• Originally posted by Help!I'marock!


                its statements like these that made me start the Everything Sucks Brigade. because its right on the mark, and i've been surrounded by bloated, ****************ty music my entire life. so i have to go find good music, in a time where everything else just plain sucks.

                i'm beginning to think that while decent music was on its way out in the late 70s, the death of john lennon really put the nail in the coffin. (no pun intended)


                No doubt it was always really bad out there. I was a teen in the 80s. Almost everybody knew Motley Crue, Winger, or Ratt, when you told them that you liked Gary Moore, they had no idea who he was, he wasn't standard media-forced stuff.

                I think the media/record company part has worsened a lot, but i think the internet and satellite radio and other technology may send things back to the 60's or 70's, when radio DJ's could play something new they liked to let you hear it. Although, my cable TV has gotten rid of "the Ameicana" music choice channel. I've literally bought at least 20 or 30 CD's just by hearing a song or two from an artist there.

                I think Frampton Comes Alive and Rumors created the idea it's all about selling the stuff in the late 70s. And perhaps the Record Companies will end up destroying themsleves, as they've spiraled downaward.
                "The jerk store called and they're running out of you"- George Costanza

                Comment


                • Originally posted by binkydaclown


                  Folks we have a winner! The Music Industry actually "killed" good music.


                  actually, it paints a pretty good picture of what happened. for more insight into this line of thinking, please see "the real frank zappa book".

                  sandwich - as long as you're willing to blow holes in arguments on both sides, you're quite welcome to join the brigade.
                  The Common Sense Mets Fan

                  There is a cult of ignorance in the United States, and there always has been. The strain of anti-intellectualism has been a constant thread winding its way through our political and cultural life, nurtured by the false notion that democracy means that "my ignorance is just as good as your knowledge." - Isaac Asimov, Newsweek (21 January 1980)

                  Comment


                  • John Fogerty was (self admitted) not a great guitarist but he still made alot of cool songs as did Kurt Cobain.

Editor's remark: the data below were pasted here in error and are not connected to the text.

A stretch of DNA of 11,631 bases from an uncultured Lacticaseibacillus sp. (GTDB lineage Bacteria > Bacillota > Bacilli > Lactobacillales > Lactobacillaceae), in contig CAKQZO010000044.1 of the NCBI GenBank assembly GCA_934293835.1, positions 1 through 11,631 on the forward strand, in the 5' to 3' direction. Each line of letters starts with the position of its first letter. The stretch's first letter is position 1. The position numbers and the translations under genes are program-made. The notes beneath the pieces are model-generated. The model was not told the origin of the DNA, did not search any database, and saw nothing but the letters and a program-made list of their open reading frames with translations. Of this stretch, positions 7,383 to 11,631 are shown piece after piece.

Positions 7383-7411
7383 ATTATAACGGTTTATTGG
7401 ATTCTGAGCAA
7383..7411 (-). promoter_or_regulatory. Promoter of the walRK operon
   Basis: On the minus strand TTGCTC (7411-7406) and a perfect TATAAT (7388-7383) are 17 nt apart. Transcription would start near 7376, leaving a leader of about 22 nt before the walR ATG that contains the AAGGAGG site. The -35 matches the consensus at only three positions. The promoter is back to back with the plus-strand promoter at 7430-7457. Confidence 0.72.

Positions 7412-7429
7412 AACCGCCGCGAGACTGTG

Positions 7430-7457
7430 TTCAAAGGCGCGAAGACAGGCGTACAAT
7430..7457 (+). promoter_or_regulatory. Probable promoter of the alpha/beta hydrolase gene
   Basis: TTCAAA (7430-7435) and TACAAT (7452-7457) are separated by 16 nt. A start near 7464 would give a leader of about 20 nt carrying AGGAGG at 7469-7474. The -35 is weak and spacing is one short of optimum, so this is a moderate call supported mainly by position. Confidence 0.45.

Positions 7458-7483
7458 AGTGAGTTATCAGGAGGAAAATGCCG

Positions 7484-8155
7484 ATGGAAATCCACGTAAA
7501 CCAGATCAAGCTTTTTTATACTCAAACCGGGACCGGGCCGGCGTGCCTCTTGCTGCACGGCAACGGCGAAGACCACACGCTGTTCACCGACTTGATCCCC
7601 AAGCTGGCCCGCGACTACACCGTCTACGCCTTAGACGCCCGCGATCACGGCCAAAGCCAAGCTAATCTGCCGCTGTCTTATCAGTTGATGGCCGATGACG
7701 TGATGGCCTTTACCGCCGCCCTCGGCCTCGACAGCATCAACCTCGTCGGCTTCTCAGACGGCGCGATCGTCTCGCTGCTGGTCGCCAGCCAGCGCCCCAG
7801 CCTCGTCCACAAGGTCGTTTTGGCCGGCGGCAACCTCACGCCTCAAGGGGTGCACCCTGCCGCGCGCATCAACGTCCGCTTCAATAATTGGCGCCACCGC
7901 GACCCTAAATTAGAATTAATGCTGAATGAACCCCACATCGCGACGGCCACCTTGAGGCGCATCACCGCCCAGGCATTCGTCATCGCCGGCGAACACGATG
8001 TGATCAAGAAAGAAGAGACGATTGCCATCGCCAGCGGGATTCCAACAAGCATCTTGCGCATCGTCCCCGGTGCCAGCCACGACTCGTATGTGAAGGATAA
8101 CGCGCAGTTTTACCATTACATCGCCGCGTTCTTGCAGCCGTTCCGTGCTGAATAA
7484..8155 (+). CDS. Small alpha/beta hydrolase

In the end rock is about attitude and good songs and has been from the beginning.
                    ~ Fear is your only god ~

                    Comment


                    • Originally posted by RUExp?
                      John Fogerty was (self admitted) not a great guitarist but he still made alot of cool songs as did Kurt Cobain.
                      In the end rock is about attitude and good songs and has been from the beginning.

                      John Fogerty also went back in the middle of his career, after he had written a lot of songs and made big bux, and took lessons from Supertramp guitarist and first-call session pro Carl Verheyen, so maybe he felt that attitude wasn't everything.
                      Originally Posted by requiem156


                      Dokken has no album called Storm of Dragons. If they did, the songs would all be about this one dragon who got his heart broken by a mean female dragon. The riffs and solos would be killing, though.

                      Comment


                      • Originally posted by PFB


                        No doubt it was always really bad out there. I was a teen in the 80s. Almost everybody knew Motley Crue, Winger, or Ratt, when you told them that you liked Gary Moore, they had no idea who he was, he wasn't standard media-forced stuff.

                        Kind of ironic that if you asked John Sykes, Vivian Campbell, or a number of other '80s players that had great chops who their biggest influences were, Gary Moore's name almost alway came up.

                        Moore also auditioned for Ozzy, but apparently there were personality conflicts. Ozzy ended up singing on a tune of Gary's on the metal album he made before he did his big blues comeback.
                        Originally Posted by requiem156


                        Dokken has no album called Storm of Dragons. If they did, the songs would all be about this one dragon who got his heart broken by a mean female dragon. The riffs and solos would be killing, though.